Milan Mrksich has been named Northwestern University’s Vice President for Research, Interim Provost Kathleen Hagerty announced today, May 14, following a nationwide search.
Mrksich took over as interim vice president for research on October 1, 2019, well before a global pandemic struck, but his deep knowledge and understanding of the University’s research enterprise has helped him considerably in his new role.
Since the onset of the COVID-19 outbreak, the nationally known, award-winning scientist has overseen the University’s research portfolio, working with his leadership team to manage adjustments in research activity during the outbreak and to maintain essential laboratory and administrative services.
Transition back to campus
Now, as he assumes his new position as Northwestern’s vice president for research, he is planning for the transition of research back to campus. He assumes that role immediately.
Mrksich, the Henry Wade Rogers Professor at Northwestern, joined Northwestern in 2011 and has held numerous leadership positions in three colleges at the University. He will lead Northwestern’s Office for Research, which includes directing a research infrastructure with annual sponsored research funding totaling $798.3 million in 2019. He also will lead the development and implementation of University-wide strategic plans that support high-impact research initiatives. Additionally, he is a member of President Morton Schapiro’s senior staff.
“Milan has shown tremendous leadership during this unprecedented time when groundbreaking research is more important than ever,” said President Schapiro. “Right now, Milan is taking a proactive approach to intensify our research to combat COVID-19 while ensuring the University continues to uphold its rigorous, high-quality research standards.”
Mrksich has appointments in the departments of Biomedical Engineering, Chemistry and Cell & Developmental Biology at Northwestern University Feinberg School of Medicine, McCormick School of Engineering and the Weinberg College of Arts and Sciences. The nationally renowned chemist is founding director of the Center for Synthetic Biology and a leader in developing surface chemistries for a range of applications in the life sciences.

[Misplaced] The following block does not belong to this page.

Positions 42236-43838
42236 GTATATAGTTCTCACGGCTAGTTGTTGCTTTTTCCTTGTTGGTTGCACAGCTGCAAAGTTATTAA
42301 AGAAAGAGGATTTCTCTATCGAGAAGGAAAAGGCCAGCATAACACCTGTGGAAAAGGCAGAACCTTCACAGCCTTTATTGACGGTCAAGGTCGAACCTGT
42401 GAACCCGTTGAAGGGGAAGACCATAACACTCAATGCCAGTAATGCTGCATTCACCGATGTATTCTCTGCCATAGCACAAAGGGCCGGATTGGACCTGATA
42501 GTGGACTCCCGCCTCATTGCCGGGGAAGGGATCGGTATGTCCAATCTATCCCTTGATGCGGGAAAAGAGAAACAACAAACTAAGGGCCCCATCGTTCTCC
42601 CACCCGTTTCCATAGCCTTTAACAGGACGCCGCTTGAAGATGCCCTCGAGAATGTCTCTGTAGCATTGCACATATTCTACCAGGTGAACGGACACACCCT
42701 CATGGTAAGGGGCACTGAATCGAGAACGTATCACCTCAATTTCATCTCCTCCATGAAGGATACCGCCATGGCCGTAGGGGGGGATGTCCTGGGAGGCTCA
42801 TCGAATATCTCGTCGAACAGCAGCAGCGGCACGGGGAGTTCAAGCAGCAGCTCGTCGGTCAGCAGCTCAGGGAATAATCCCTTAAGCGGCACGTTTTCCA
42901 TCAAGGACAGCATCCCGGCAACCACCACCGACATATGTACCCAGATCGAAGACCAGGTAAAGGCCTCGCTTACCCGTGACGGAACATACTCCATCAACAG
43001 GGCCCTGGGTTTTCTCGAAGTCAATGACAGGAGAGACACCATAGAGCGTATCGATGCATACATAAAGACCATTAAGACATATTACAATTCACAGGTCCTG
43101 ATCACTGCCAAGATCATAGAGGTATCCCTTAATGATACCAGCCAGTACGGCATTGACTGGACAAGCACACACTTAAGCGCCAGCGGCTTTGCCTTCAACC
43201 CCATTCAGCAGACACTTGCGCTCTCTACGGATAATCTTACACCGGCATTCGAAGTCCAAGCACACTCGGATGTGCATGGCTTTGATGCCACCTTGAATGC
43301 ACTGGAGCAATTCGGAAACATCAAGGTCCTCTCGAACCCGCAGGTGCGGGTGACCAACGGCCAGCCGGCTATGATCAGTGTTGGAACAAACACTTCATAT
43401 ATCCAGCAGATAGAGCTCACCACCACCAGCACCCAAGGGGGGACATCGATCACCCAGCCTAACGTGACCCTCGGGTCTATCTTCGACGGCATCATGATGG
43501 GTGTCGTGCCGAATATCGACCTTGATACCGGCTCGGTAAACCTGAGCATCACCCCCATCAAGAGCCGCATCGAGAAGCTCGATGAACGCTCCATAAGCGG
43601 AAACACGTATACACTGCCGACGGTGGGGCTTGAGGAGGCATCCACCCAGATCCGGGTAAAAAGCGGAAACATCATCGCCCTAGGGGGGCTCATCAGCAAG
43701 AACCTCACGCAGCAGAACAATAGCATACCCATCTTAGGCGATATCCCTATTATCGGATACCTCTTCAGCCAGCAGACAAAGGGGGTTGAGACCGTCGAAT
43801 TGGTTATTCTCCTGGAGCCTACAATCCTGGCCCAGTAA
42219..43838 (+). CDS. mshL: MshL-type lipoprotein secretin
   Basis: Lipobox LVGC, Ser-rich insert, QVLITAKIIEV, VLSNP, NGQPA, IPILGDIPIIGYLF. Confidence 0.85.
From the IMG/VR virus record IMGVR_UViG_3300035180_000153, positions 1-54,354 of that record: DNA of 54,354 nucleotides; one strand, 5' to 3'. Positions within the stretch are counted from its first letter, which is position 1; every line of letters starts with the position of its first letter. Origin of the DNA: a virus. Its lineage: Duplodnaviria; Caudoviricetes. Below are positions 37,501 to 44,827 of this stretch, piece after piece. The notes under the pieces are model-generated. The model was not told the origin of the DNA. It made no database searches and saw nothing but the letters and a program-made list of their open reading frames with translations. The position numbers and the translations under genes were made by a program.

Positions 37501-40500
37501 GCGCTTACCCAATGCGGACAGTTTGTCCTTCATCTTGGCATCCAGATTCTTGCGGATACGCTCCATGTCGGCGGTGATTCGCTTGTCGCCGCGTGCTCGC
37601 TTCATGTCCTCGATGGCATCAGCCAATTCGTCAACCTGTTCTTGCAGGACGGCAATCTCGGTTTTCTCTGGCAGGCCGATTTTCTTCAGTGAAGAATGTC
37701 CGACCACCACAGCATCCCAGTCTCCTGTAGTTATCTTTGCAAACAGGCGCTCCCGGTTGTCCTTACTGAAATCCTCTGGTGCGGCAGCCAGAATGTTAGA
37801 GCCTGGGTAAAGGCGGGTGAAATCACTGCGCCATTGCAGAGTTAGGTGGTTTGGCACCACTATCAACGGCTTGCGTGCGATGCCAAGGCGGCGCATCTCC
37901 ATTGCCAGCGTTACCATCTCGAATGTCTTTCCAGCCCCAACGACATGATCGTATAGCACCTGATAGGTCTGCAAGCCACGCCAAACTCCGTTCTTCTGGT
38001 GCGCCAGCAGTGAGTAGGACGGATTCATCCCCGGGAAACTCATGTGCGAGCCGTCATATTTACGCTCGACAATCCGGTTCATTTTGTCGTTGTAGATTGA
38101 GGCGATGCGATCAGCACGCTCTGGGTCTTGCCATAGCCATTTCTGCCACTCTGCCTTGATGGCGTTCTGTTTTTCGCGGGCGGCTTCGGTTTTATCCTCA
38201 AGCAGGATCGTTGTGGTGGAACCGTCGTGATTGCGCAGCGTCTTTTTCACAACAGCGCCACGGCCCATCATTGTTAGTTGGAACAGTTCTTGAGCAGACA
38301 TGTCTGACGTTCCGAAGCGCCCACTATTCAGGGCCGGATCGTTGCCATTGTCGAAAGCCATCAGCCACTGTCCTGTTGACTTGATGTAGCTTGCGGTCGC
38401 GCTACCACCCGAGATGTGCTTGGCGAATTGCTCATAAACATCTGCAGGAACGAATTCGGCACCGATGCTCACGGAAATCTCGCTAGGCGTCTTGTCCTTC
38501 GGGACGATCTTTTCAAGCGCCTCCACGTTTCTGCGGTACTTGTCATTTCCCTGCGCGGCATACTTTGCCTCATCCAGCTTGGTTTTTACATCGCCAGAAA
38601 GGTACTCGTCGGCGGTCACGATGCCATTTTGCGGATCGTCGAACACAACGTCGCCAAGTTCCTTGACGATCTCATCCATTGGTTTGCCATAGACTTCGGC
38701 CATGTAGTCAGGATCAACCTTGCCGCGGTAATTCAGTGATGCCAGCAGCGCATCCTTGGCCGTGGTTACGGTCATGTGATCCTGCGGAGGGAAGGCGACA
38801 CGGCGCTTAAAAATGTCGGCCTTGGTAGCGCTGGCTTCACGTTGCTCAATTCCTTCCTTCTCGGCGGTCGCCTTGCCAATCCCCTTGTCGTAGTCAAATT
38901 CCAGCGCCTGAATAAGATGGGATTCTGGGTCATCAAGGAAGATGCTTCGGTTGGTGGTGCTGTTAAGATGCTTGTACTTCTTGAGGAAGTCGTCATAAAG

Hagerty said she is pleased Mrksich agreed to stay in the position.
“Milan has been an excellent leader, and not only will he provide important stability and continuity for our research enterprise in this unprecedented time, he will foster innovation to help ensure Northwestern remains at the forefront of transformative research and discovery,” Hagerty said.
“It’s a privilege to work with the faculty and deans to make Northwestern among the very best destinations for conducting high-impact research,” Mrksich said. “The pandemic has presented us with difficult challenges, but I am confident that our research community will emerge from this moment and continue as one of the world’s outstanding, enduring research universities.”
Mrksich joined Northwestern in 2011 from the University of Chicago, strengthening Northwestern’s presence in chemistry, nanosciences and bioengineering and giving the synthetic biology program a major lift. He worked for years to develop a technology that measures biochemical reactions at an unprecedented throughput. The technology, which he dubbed SAMDI, or self-assembled monolayers desorption ionization, addressed a significant need in early-stage drug development. The method can evaluate millions of chemicals to identify those that are active in blocking protein function and that serve as a starting point for developing drug candidates that enter clinical trials.
Founding director of Center for Synthetic Biology
With his lab, Mrksich has published more than 200 papers and presented approximately 500 invited lectures on his work. Among the awards he has earned are the Searle Scholar Award, the Sloan Research Fellowship, the Dreyfus Teacher-Scholar Award, the American Chemical Society Arthur C. Cope Scholar Award, the iCON Innovator Award and the Pittsburgh Analytical Chemistry Award. He also is a fellow of the American Institute for Medical and Biological Engineering and of the American Association for the Advancement of Science.
As founding director of the Center for Synthetic Biology, Mrksich has helped oversee work on a new field that is learning how to engineer biology’s approaches for new purposes, including the green manufacture of chemicals, development of next generation therapeutics and sensors for a variety of purposes.
In addition, he also has served as the associate director for technology in the Robert H. Lurie Comprehensive Cancer Center, where he worked to ensure that state-of-the-art instrumentation and techniques are available to the Northwestern research community.
His roles in the cancer center, on many committees and his extensive collaborative research with other faculty have given Mrksich a broad perspective on the strengths and opportunities for advancing Northwestern’s research programs.